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JA Eldred, J Sanderson, IM Wormstone, JR Reddan, G Duncan; Stress-induced ATP Release and Growth Modulation of Human Lens and Retinal Pigment Epithelial Cells . Invest. Ophthalmol. Vis. Sci. 2002;43(13):3544.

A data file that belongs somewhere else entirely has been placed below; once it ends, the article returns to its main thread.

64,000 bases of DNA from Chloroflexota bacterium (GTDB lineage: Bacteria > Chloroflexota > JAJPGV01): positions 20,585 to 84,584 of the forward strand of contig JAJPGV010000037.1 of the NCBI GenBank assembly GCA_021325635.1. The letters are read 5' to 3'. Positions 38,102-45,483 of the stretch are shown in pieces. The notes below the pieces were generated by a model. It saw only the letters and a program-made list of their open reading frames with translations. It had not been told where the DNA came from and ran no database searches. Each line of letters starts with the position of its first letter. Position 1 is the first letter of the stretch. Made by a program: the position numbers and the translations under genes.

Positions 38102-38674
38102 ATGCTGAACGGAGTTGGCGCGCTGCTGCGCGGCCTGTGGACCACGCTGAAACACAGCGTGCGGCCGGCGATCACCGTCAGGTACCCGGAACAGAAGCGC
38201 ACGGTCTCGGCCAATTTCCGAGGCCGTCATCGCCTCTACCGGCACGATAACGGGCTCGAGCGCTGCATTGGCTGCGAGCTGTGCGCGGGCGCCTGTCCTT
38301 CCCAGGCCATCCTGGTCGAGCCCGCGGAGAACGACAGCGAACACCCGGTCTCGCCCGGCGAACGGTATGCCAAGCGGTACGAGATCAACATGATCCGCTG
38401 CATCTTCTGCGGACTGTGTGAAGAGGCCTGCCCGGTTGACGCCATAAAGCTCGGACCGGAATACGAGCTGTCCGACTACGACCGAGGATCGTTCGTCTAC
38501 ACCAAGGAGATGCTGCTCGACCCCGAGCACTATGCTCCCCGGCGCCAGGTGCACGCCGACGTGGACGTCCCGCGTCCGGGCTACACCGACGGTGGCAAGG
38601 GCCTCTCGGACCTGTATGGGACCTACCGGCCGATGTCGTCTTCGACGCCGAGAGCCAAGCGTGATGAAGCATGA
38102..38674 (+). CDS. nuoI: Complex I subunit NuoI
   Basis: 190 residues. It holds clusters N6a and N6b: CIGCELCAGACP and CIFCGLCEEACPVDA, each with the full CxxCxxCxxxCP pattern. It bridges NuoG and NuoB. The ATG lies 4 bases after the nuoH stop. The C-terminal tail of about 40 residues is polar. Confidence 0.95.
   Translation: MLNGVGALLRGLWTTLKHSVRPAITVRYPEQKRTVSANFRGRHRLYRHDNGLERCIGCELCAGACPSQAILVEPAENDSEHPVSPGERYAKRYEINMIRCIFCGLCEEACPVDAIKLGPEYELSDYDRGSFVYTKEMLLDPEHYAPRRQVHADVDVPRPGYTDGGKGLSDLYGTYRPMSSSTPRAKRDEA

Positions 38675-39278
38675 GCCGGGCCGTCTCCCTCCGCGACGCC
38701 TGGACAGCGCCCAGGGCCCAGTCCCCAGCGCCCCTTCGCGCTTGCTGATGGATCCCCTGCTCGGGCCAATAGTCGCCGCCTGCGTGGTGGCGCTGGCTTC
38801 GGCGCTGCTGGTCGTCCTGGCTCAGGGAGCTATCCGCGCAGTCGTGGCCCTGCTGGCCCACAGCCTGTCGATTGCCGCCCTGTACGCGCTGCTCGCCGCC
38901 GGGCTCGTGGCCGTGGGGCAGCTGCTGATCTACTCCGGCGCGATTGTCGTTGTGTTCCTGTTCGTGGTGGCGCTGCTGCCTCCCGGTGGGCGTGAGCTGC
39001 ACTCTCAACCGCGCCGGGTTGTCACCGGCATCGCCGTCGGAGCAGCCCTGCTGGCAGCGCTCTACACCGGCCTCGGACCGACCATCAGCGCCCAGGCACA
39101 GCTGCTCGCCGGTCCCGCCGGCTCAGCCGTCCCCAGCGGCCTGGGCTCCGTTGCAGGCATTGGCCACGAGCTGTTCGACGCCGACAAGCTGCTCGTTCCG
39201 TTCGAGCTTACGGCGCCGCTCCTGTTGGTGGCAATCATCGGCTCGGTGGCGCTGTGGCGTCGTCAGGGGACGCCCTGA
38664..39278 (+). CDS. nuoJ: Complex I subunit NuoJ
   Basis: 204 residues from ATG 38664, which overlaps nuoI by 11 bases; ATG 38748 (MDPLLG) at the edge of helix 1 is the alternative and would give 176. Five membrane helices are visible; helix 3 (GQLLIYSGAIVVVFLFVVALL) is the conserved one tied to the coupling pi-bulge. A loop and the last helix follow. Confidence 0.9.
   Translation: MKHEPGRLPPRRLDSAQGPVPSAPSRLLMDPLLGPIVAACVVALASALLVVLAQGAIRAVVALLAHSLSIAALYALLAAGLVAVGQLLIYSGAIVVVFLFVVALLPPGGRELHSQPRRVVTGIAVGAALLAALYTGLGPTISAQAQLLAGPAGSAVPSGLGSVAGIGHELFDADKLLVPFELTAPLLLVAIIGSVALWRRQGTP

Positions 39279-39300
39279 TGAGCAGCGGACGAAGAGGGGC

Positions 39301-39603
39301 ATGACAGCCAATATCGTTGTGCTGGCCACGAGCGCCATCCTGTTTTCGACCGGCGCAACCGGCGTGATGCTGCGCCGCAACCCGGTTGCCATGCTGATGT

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Purpose: ATP release has been shown to occur following stimulation in several cellular systems. This study was undertaken to determine if lens and retinal epithelial cells release ATP in response to physiological stresses and to elucidate a possible role for ATP. Methods: Two cell lines, human lens epithelial cells (FHL 124) and retinal pigment epithelial cells (htert-RPE), were routinely cultured and seeded by placing a 25µl drop containing 5-10K cells onto a culture dish. The cells were allowed to adhere for 4 hours before flooding with serum-supplemented medium. Cells were serum-starved for 24 hours prior to exposure to experimental conditions. Growth was assessed over 4 days by the change in patch area stained with Coomassie blue and determined by image analysis. ATP levels in medium samples from cell cultures and aqueous humour samples from cataract patients were quantified using a luciferase detection kit (Roche). Extracellular proteins in cell culture samples were determined by the BCA assay (Pierce). Results: Analysis of aqueous humour samples showed a mean ATP level of 37.8±7.7nM (n=52). In order, to induce oxidative, osmotic and inflammatory associated stresses, 25µM H2O2, 50mM NaCl and 10ng/ml TGF ß2 respectively were added to FHL 124 and htert-RPE cultures maintained in serum-free medium. All treatments resulted in significantly increased levels of ATP in the medium within 10 minutes relative to untreated controls. In all cases external protein levels remained unaffected. The role of ATP on growth was then investigated. The patch areas of both lens and retinal epithelial cultures increased in serum-free medium and growth was further stimulated by addition of 10ng/ml EGF. Addition of ATP at concentrations as low as 0.1nM significantly inhibited growth of both cell types, under serum free or EGF-stimulated conditions. Conclusion: Aqueous humour from cataract patients contains detectable levels of ATP. Furthermore, lens and RPE cells release ATP in response to a range of different stresses. When added to the medium, low concentrations of ATP inhibit autocrine and EGF stimulated growth.
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